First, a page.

I’m dreading tomorrow. Usually, each Thursday, I send out a group Facebook email to organise a meeting for the choir that I run. Without Facebook, and without a phone, I’m not really sure how to do it. I could write invites… But that is an incredible amount of effort. I will use my time tomorrow coming up with a plan. I’m sure I’ll think of something.
One good point about this endeavour though. I’m going to bed earlier and I’m getting a lot more work done. I’ve got a complete draft of my ECP now, and I’m only making edits. So that must be a bonus, right?
Hours without Facebook: 72
Day 4 [21/02/13]
Today was the first day that not having technology was actually hard. As a director of a choir, it’s my job to make sure everyone knows what time we’re rehearsing and where we’re meeting. Turns out that, without the ability to message people instantly, it’s a very hard job to do. I have no idea how anyone managed to organise anything in the past. Maybe people’s memories were better? Maybe people wrote things down with pens and pencils to remind themselves. Anyway, I had the worst turnout for a rehearsal that I have had all semester.
Not only that, but my lack of technological prowess is actually a cause for people to mock me! People joke about what they’ve posted on my Facebook wall. People try and wind me up by making it seem like they were in some emergency situation and tried to call me to help, but got no answer. Not being online makes you a laughing stock, apparently.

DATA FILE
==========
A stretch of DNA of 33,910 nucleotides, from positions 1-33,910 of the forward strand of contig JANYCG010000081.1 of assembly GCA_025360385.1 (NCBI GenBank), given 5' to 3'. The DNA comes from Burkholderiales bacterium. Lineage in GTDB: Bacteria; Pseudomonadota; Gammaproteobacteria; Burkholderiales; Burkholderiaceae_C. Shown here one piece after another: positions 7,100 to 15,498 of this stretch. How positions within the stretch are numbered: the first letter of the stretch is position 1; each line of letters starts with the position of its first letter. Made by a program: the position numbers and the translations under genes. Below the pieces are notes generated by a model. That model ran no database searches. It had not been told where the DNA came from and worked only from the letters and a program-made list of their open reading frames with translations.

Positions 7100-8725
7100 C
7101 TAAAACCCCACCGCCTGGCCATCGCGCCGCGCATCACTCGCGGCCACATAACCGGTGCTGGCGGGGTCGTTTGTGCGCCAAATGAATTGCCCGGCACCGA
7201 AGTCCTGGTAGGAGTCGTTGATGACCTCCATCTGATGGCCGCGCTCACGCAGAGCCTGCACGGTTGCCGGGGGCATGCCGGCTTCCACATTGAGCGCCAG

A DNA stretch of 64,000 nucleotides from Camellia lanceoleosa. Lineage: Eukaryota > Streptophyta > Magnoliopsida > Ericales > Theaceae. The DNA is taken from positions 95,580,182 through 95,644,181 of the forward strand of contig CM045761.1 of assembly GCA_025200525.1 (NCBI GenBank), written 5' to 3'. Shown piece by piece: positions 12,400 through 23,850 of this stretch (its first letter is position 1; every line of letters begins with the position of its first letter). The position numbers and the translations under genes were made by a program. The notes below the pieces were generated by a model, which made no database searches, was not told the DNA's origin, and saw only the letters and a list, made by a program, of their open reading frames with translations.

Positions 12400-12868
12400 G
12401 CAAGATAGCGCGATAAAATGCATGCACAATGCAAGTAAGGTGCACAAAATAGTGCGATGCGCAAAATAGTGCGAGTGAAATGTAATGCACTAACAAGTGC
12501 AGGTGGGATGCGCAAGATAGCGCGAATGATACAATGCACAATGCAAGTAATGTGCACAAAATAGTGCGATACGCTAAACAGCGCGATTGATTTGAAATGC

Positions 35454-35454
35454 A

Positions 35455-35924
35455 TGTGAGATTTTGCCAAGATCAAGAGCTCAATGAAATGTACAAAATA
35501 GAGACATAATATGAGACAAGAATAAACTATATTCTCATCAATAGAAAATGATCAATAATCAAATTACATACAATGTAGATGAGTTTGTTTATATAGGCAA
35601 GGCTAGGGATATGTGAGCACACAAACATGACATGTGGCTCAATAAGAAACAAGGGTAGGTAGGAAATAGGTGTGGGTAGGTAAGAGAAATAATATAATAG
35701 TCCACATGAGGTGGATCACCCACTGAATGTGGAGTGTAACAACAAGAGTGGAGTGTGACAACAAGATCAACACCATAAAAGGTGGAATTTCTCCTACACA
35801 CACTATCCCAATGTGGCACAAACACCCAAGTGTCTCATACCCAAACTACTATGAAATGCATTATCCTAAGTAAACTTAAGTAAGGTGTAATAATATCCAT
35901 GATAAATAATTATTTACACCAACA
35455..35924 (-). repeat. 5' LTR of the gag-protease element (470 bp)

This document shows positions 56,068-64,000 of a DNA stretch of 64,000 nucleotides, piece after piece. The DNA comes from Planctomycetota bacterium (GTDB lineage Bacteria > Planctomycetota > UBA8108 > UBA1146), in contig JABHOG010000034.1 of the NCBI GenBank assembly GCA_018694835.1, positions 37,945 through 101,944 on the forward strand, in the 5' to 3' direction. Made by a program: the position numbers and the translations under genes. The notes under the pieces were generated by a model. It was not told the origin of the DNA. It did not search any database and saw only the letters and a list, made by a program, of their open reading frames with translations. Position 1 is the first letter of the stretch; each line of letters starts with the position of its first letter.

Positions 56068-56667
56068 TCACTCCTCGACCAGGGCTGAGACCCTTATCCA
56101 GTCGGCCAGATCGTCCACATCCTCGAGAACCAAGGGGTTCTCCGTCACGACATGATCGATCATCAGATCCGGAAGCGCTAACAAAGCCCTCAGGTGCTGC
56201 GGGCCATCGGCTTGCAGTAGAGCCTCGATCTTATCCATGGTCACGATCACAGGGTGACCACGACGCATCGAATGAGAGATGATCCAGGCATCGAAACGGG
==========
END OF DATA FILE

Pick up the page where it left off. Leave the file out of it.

As I’ve touched upon in previous entries, the kind of technology that I’ve given up for the week has been completely integrated into schools and universities as well. Because of this, I have discovered the best excuse for not doing preparation work for a lecture since “My dog ate it.” I wouldn’t recommend anyone actually try it; I will be catching up with what I missed as soon as I am able to. But still, I find it incredible that I was able to get away with it. Five years ago, when I was still in secondary school, the most common excuse was, “My printer’s broken” and that never held up. You were asked why you didn’t handwrite it first. But technology is integral now. If you choose not to use it, you might as well not show up to class.
Hours without Facebook: 92
Day 5 [22/02/13]
I swear, I never usually leave the house this much. Today, I proved that you can make plans with people and not have to check with them if they are going to be there, and whether they are going to be on time. I planned to spend the day in Southampton with some friends. We arranged to meet at half past ten and then head off. It was a surprise, and a pleasure, when they all actually showed up and I had a brilliant day out.